There isn’t just a shortage of ventilators, but of the medical workers who operate them
A nationwide shortage of ventilators to treat COVID-19 patients has prompted governors to plead for more machines from the federal government as factories race to start building them.
But ventilators alone aren’t much use to patients without respiratory therapists — the medical workers trained to operate them. And the rapidly growing demand, combined with the limited number of licensed therapists, could impede efforts to treat COVID-19 patients as they begin to overwhelm hospitals and the pandemic worsens, experts say.
Each patient on a ventilator, which pushes air in and out of the lungs, needs care from a doctor, a nurse and a respiratory therapist.
“A ventilator without that stuff is a kinda cool paperweight,” said Dr. Lewis Rubinson, a New Jersey critical care doctor who has been treating COVID-19 patients in the intensive care unit.
It’s difficult to estimate the exact number of ventilators and health workers needed to respond to COVID-19 since it depends on how many people ultimately catch the coronavirus and over what period of time, both of which are affected by the recently implemented social distancing measures.
But even if hospitals can get all the ventilators they need, they may not have the staffing.
A 2015 study found that a limited number of respiratory therapists would likely constrain how many patients on ventilators a hospital could treat during a pandemic.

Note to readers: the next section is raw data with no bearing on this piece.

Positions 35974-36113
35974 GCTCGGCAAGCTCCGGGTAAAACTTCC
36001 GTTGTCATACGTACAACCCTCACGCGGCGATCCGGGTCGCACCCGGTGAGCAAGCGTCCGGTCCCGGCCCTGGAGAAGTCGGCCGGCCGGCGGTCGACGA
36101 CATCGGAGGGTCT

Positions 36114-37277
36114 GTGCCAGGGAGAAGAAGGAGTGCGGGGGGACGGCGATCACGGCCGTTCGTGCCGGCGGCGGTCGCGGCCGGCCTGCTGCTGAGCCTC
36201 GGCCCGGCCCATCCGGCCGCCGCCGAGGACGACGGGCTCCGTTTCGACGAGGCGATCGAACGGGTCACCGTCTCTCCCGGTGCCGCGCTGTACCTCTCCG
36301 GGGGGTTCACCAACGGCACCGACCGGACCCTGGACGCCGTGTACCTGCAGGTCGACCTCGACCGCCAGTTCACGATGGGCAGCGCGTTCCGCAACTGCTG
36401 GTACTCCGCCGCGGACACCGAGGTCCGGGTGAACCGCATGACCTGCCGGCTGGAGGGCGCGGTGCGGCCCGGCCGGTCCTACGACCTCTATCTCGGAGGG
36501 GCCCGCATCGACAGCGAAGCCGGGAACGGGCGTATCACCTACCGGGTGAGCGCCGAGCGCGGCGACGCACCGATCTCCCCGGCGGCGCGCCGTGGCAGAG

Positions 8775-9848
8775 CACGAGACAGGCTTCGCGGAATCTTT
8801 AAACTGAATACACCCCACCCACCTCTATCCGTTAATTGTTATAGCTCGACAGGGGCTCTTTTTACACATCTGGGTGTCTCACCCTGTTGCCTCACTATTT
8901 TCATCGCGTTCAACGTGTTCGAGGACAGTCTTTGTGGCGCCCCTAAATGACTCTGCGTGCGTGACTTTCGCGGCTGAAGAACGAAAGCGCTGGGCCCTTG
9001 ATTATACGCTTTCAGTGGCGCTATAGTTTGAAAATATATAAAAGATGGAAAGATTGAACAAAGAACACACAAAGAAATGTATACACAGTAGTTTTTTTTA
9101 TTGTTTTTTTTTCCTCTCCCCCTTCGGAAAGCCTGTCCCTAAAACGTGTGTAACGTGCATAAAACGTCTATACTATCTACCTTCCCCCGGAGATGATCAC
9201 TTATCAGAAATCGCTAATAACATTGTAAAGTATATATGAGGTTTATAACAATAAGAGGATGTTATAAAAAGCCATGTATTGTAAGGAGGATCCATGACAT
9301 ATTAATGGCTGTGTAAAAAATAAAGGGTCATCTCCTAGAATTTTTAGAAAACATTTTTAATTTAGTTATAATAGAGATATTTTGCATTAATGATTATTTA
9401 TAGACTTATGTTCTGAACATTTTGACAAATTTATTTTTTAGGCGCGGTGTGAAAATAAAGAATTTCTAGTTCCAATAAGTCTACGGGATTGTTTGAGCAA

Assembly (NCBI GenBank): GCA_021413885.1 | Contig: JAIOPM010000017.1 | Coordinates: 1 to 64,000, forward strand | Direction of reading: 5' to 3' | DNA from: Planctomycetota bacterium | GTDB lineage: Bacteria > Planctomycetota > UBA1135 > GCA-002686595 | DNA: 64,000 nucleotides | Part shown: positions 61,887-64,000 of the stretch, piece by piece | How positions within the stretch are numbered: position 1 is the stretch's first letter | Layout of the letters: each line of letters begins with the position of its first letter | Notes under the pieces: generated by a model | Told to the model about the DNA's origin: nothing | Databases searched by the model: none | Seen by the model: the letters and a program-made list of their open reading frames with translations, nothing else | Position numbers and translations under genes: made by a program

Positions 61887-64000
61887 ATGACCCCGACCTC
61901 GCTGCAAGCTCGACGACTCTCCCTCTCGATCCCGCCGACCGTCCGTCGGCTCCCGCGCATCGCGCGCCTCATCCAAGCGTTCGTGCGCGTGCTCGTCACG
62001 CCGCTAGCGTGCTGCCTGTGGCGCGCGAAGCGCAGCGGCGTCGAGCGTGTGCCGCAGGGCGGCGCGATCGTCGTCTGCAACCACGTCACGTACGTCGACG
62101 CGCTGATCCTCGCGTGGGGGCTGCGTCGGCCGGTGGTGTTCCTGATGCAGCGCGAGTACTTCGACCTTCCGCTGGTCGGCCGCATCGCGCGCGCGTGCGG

“I have nurses reaching out to me — ‘Can you give me the crash course on the ventilator? Can you help me?’” said Andrea Tuma, a respiratory therapist who works at a hospital in Redding. “This isn’t something I can teach how to do in a 30-minute crash course.”
The coronavirus attacks the lungs, and the lungs are the respiratory therapists’ domain. The roughly 110,000 working in hospitals nationwide train for two years to learn how to care for patients on ventilators, but also to help people with asthma, emphysema and other conditions that cause breathing problems.
The pandemic is shining a light on a profession that typically goes unmentioned, with patients often mistaking respiratory therapists for doctors and nurses.
“I’ve never heard them use the word ventilator in the news as much as I’ve heard it in the last week or so, and talking about respiratory therapists in the news was relatively nonexistent,” said Jeffrey Davis, director of respiratory care services at Ronald Reagan UCLA Medical Center. “Now we’re in the news like crazy.”
Respiratory therapists in hospitals respond to “code blue” calls, an emergency alert that a patient isn’t breathing. They might do chest compressions or provide a breathing treatment to a child having an asthma attack. They closely watch patients on life support, adjusting the settings on their ventilators, monitoring their oxygen and blood pressure.